“In fact, successful innovation is normally a source of temporary market power, eroding the profits and position of old firms, yet ultimately succumbing to the pressure of new inventions commercialised by competing entrants….

“In philosophical terms, the concept of ‘creative destruction’ is close to Hegel‘s concept of sublation. It was introduced into German economic discourse by Werner Sombart in 1913 … It has been argued that Sombart’s formulation of the concept was influenced by Eastern mysticism, specifically the image of the Hindu god Shiva….

“In Hinduism, the god Shiva is simultaneously destroyer and creator, portrayed as Shiva Nataraja (Lord of the Dance), which is proposed as the source of the Western notion of ‘creative destruction.'”

From Douglas Coupland: a radical pessimist’s guide to the next 10 years

“The iconic writer reveals the shape of things to come, with 45 tips for survival and a matching glossary of the new words you’ll need to talk about your messed-up future.

“1) It’s going to get worse. No silver linings and no lemonade. The elevator only goes down. The bright note is that the elevator will, at some point, stop.

“2) The future isn’t going to feel futuristic. It’s simply going to feel weird and out-of-control-ish, the way it does now, because too many things are changing too quickly. The reason the future feels odd is because of its unpredictability. If the future didn’t feel weirdly unexpected, then something would be wrong….

“20) North America can easily fragment quickly as did the Eastern Bloc in 1989. Quebec will decide to quietly and quite pleasantly leave Canada. California contemplates splitting into two states, fiscal and non-fiscal. Cuba becomes a Club Med with weapons. The Hate States will form a coalition….

“38) Knowing everything will become dull. It all started out so graciously: At a dinner for six, a question arises about, say, that Japanese movie you saw in 1997 (Tampopo), or whether or not Joey Bishop is still alive (no). And before long, you know the answer to everything…

“43) Getting to work will provide vibrant and fun new challenges. Gravel roads, potholes, outhouses, overcrowded buses, short-term hired bodyguards, highwaymen, kidnapping, overnight camping in fields, snaggle-toothed crazy ladies casting spells on you, frightened villagers, organ thieves, exhibitionists and lots of healthy fresh air….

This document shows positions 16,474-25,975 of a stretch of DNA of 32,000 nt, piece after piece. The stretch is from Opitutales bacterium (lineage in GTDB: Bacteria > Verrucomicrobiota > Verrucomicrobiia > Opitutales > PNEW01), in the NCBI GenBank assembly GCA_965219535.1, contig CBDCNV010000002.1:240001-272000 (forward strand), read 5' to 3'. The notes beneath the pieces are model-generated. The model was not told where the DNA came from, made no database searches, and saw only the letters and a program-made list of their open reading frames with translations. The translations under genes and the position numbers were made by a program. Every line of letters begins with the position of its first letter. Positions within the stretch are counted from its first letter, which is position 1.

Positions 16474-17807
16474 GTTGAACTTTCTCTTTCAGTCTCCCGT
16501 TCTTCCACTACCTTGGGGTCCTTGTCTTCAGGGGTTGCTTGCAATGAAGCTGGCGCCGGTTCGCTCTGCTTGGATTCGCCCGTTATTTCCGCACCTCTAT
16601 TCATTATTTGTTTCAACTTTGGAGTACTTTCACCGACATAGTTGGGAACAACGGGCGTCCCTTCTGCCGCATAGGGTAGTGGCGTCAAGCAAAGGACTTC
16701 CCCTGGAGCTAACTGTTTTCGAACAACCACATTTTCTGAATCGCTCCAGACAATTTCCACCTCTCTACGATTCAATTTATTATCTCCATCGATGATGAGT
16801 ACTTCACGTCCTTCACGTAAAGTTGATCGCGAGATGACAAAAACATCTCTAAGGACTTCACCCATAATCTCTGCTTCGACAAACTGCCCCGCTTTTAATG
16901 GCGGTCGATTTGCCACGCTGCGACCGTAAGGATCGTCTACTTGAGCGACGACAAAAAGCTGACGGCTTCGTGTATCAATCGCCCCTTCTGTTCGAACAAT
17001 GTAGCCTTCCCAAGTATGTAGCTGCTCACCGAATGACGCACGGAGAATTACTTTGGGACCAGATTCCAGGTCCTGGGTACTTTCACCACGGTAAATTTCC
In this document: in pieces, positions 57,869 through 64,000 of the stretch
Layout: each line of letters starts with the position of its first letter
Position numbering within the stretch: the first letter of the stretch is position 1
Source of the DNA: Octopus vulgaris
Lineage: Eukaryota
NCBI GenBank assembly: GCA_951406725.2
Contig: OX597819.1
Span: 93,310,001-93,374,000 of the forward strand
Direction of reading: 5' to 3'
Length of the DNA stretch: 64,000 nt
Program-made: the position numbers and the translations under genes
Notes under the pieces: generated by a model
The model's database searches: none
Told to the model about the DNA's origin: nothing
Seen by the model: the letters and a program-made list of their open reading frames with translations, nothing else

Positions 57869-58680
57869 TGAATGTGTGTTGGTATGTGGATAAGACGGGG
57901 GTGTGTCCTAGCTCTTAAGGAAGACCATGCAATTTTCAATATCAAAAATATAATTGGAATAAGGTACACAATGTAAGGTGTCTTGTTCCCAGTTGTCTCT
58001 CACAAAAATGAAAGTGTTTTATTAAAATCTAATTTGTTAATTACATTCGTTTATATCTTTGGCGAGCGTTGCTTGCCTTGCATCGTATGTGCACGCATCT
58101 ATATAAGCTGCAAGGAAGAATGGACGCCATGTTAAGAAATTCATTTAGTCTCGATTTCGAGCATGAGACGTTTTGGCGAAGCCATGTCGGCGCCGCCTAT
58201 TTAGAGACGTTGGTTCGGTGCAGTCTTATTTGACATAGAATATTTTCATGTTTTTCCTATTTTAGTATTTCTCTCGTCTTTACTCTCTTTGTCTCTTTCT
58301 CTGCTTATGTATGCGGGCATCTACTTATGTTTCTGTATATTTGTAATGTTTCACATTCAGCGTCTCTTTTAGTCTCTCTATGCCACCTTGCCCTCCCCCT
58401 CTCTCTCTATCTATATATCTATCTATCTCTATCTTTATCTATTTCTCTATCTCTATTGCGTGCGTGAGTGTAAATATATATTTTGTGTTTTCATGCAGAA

“45) We will accept the obvious truth that we brought this upon ourselves.”

The Internet doesn’t need your ‘great idea’ /@TheNextWeb

“Great ideas. That is what we are all after isn’t it? That one spark that leads to an empire, money and power? Well, I’ve got news for you. Ideas are yesterdays news. Passé. Done. Last century…. The difference between a nice idea and a very successful idea has always been execution, timing and a large dose of luck….

thrived more because of their long-term vision and attention to details and less because they had his single, cool and innovative, idea. Twitter wasn’t just a good idea either. In fact, most people at the time agreed it wasn’t much of an idea at all.

“I spoke to one of the early investors recently who told me ‘nobody saw it coming. We invested in Evan Williams because we believed in him as an entrepreneur and he only needed a small sum of money. But we all hoped he would quickly transform his service into something entirely different’. What Twitter did have was a working prototype, that people liked to use. And that is really all you need.”

Snuggly the Security Bear /@MarkFiore

“Hi there, I’m Snuggly the Security Bear…. We’re going to make the Internet wiretap friendly because we want you to be sunggly and safer… just like they do in Saudi Arabia and Dubai…. Besides, how do we know who to watch, unless we watch all of you?”

“The right of the people to be secure in their persons, houses, papers, and effects, against unreasonable searches and seizures, shall not be violated, and no Warrants shall issue, but upon probable cause, supported by Oath or affirmation, and particularly describing the place to be searched, and the persons or things to be seized.”

The movement for open government software